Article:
A bill that would prevent homeowners' associations in drought-stricken California from penalizing residents who install fake turf as a water-conservation measure took one step closer to passing into law yesterday, after the state Assembly approved it by a vote of 69 to 2.
California is currently deep into the fourth year of a record-breaking and still-worsening drought which inspired Governor Jerry Brown to declare an official state of emergency in January 2014. Since then the state government has passed a series of water-conservation measures including various mandatory water-use restrictions – which have not prevented various HOAs and even municipalities throughout the state from nonetheless mandating lush green lawns despite ever-drier conditions.
In July, the state legislature voted for and the governor signed a law prohibiting HOAs from penalizing homeowners whose lawns turn brown during drought conditions.
Before the drought, in 2010 and 2011, the state legislature passed bills which would require HOAs to allow artificial turf if residents want it. But then-governor Schwarzenegger vetoed the 2010 bill, and current-governor Brown vetoed the 2011 one.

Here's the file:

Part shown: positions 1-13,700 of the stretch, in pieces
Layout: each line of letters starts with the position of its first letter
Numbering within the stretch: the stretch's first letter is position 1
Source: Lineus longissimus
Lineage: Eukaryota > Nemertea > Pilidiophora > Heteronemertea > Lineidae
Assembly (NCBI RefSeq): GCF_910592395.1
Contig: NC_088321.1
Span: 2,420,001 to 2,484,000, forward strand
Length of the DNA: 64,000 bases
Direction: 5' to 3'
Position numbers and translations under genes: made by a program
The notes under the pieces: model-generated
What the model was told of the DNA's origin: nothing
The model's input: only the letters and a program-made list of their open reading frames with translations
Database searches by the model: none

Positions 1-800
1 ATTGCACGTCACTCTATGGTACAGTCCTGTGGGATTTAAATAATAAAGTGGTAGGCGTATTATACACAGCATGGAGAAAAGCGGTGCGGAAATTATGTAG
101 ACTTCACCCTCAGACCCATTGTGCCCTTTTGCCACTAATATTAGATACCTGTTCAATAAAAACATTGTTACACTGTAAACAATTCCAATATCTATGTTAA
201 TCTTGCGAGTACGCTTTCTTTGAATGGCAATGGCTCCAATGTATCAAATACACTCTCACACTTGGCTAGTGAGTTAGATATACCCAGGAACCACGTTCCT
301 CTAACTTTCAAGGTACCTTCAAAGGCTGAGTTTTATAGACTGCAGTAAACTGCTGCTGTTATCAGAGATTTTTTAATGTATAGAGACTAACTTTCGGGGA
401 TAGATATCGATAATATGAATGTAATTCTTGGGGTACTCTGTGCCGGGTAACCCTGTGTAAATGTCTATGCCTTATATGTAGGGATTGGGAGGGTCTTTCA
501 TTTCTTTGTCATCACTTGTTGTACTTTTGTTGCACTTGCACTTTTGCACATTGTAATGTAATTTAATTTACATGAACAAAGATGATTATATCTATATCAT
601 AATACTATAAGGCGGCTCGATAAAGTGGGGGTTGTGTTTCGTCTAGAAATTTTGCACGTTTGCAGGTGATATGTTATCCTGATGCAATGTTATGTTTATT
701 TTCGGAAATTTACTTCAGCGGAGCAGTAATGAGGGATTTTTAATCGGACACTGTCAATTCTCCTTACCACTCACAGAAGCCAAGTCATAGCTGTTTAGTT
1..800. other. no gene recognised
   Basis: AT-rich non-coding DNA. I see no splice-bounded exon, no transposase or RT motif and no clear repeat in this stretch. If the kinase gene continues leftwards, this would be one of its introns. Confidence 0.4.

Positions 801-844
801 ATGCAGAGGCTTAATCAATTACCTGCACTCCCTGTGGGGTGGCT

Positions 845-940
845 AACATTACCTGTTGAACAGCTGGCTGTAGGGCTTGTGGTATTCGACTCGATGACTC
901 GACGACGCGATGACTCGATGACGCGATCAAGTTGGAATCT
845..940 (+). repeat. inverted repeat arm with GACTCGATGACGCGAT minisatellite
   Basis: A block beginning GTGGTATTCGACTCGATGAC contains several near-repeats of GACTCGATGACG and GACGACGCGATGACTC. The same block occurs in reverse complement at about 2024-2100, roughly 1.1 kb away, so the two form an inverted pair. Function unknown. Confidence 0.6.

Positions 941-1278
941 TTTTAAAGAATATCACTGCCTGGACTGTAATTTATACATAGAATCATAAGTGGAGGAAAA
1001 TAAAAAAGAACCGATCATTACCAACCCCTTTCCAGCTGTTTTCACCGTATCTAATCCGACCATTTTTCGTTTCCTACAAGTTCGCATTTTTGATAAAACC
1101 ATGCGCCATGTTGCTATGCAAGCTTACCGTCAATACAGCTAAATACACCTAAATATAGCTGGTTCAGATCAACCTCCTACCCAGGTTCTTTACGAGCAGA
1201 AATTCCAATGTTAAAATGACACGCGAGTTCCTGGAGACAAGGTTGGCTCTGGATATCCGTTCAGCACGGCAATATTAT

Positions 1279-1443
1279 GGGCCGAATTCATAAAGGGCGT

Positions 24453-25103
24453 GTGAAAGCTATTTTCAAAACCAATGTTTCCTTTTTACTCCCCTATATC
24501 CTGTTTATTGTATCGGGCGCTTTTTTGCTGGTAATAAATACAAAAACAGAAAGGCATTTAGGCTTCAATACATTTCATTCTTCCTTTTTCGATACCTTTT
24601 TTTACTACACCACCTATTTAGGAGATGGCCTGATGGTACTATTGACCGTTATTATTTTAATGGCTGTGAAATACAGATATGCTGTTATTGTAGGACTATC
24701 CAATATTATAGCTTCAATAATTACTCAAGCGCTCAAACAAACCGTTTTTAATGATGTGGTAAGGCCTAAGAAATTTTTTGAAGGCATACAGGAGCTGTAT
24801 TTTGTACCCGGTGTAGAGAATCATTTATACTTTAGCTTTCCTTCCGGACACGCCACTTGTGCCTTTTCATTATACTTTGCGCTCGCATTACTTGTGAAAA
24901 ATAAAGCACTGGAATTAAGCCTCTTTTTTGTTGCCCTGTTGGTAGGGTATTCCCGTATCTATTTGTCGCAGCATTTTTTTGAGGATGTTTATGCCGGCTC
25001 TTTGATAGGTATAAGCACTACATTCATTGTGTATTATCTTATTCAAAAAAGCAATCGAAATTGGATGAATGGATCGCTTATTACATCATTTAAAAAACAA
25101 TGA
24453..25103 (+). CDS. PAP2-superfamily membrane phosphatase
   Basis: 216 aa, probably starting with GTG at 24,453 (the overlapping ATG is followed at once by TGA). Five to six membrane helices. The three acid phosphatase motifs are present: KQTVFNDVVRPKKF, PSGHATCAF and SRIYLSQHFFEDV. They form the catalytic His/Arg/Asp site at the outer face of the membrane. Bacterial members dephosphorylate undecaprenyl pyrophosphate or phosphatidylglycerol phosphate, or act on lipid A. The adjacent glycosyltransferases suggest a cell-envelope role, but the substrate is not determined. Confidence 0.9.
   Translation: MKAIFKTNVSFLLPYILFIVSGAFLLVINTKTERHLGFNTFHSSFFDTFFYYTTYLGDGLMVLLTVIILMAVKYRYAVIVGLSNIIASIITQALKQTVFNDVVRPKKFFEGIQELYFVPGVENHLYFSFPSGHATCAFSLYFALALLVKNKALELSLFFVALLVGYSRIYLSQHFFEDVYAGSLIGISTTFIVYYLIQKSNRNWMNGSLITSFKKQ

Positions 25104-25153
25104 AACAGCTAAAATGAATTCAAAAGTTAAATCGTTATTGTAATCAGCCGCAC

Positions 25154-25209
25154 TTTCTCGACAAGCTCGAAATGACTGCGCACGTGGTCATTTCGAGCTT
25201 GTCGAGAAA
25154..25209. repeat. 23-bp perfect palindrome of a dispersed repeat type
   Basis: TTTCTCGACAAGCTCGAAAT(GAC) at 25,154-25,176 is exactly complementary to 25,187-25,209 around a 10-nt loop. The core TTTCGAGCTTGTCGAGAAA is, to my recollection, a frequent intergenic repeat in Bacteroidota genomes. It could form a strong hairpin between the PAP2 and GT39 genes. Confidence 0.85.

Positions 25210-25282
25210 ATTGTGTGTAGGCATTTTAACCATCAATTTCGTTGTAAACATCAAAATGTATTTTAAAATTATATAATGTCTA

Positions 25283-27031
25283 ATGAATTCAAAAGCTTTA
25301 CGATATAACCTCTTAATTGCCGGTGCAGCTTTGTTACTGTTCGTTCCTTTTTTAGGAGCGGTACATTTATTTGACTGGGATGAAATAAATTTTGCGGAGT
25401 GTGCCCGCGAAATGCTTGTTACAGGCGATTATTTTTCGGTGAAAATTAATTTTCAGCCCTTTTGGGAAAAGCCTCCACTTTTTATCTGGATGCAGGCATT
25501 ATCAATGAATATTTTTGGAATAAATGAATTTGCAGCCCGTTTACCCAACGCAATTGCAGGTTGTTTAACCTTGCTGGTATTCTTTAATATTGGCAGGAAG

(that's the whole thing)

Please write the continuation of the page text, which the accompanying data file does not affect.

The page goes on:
However, the drought's had four years to gain severity since Brown last vetoed a fake-turf bill. The current incarnation, Assembly Bill 349, was sponsored by Assemblywoman Lorena Gonzalez (D-San Diego). Last month, Gonzalez said that even though the previous bills were vetoed, she hopes this time will be different because “I expect the Governor, given his commitment to changing behavior in this drought, probably will take a second look at it.”
AB 349 will now move forward to the state Senate. If the Senate votes in favor of the bill and the governor signs it, the law will immediately come into effect.
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